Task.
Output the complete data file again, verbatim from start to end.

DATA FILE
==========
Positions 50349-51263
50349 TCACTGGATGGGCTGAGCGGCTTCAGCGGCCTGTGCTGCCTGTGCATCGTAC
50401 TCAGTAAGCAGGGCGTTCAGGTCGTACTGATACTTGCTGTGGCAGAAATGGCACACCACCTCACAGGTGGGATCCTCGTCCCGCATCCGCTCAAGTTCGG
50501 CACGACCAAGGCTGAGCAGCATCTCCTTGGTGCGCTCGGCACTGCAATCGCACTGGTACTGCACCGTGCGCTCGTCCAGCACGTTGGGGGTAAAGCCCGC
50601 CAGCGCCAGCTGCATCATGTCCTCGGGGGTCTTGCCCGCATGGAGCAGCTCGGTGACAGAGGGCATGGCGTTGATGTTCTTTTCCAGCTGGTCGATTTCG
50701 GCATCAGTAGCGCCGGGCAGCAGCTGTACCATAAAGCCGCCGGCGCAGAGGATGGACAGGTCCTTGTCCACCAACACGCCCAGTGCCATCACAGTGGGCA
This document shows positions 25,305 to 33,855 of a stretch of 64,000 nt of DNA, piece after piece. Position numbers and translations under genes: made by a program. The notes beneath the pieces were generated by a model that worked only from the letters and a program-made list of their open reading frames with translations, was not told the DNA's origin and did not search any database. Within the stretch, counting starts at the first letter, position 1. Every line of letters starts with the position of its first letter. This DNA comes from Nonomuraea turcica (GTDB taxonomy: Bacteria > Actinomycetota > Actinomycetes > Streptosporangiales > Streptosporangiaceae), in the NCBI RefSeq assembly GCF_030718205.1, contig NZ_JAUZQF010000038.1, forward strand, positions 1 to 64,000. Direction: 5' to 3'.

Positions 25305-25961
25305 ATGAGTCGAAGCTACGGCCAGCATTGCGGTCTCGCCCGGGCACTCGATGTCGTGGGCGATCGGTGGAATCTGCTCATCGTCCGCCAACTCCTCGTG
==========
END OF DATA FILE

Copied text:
Positions 50349-51263
50349 TCACTGGATGGGCTGAGCGGCTTCAGCGGCCTGTGCTGCCTGTGCATCGTAC
50401 TCAGTAAGCAGGGCGTTCAGGTCGTACTGATACTTGCTGTGGCAGAAATGGCACACCACCTCACAGGTGGGATCCTCGTCCCGCATCCGCTCAAGTTCGG
50501 CACGACCAAGGCTGAGCAGCATCTCCTTGGTGCGCTCGGCACTGCAATCGCACTGGTACTGCACCGTGCGCTCGTCCAGCACGTTGGGGGTAAAGCCCGC
50601 CAGCGCCAGCTGCATCATGTCCTCGGGGGTCTTGCCCGCATGGAGCAGCTCGGTGACAGAGGGCATGGCGTTGATGTTCTTTTCCAGCTGGTCGATTTCG
50701 GCATCAGTAGCGCCGGGCAGCAGCTGTACCATAAAGCCGCCGGCGCAGAGGATGGACAGGTCCTTGTCCACCAACACGCCCAGTGCCATCACAGTGGGCA
This document shows positions 25,305 to 33,855 of a stretch of 64,000 nt of DNA, piece after piece. Position numbers and translations under genes: made by a program. The notes beneath the pieces were generated by a model that worked only from the letters and a program-made list of their open reading frames with translations, was not told the DNA's origin and did not search any database. Within the stretch, counting starts at the first letter, position 1. Every line of letters starts with the position of its first letter. This DNA comes from Nonomuraea turcica (GTDB taxonomy: Bacteria > Actinomycetota > Actinomycetes > Streptosporangiales > Streptosporangiaceae), in the NCBI RefSeq assembly GCF_030718205.1, contig NZ_JAUZQF010000038.1, forward strand, positions 1 to 64,000. Direction: 5' to 3'.

Positions 25305-25961
25305 ATGAGTCGAAGCTACGGCCAGCATTGCGGTCTCGCCCGGGCACTCGATGTCGTGGGCGATCGGTGGAATCTGCTCATCGTCCGCCAACTCCTCGTG